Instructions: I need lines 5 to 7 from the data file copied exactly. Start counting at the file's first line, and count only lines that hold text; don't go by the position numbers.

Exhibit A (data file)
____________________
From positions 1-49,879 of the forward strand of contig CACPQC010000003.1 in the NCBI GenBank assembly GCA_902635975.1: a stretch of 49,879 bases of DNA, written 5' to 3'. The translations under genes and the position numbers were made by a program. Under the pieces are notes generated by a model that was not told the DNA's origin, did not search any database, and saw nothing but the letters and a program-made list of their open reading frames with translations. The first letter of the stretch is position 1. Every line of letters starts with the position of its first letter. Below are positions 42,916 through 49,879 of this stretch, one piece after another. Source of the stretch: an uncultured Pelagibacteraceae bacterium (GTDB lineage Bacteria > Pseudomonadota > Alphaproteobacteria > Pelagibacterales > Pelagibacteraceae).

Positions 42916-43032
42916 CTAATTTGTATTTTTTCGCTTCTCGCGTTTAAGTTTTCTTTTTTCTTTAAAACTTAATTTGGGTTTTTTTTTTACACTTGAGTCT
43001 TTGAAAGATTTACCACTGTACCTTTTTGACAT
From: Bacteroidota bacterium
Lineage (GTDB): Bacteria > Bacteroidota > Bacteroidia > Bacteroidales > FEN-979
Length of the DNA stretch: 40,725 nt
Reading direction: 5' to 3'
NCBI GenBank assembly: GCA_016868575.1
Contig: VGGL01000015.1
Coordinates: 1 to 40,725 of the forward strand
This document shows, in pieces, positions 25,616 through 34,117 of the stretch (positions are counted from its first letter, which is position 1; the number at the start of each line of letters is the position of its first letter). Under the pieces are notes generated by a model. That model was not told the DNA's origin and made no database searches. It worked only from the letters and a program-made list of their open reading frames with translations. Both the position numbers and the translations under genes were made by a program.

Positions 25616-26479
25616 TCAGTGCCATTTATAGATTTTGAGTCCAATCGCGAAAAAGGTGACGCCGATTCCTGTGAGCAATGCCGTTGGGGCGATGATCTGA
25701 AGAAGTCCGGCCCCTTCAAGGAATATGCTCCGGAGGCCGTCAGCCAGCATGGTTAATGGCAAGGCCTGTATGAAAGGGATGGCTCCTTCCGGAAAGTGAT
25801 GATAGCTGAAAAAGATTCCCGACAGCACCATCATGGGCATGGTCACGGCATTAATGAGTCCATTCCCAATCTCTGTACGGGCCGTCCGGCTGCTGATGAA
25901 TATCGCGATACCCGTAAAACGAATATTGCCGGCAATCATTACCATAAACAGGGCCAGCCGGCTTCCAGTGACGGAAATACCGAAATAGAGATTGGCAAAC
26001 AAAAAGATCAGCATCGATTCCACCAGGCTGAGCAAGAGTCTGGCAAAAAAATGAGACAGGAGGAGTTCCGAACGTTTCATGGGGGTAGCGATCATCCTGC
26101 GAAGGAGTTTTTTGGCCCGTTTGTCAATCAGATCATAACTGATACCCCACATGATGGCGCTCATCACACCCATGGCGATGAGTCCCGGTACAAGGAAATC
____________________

From: Bacteroidota bacterium
Lineage (GTDB): Bacteria > Bacteroidota > Bacteroidia > Bacteroidales > FEN-979
Length of the DNA stretch: 40,725 nt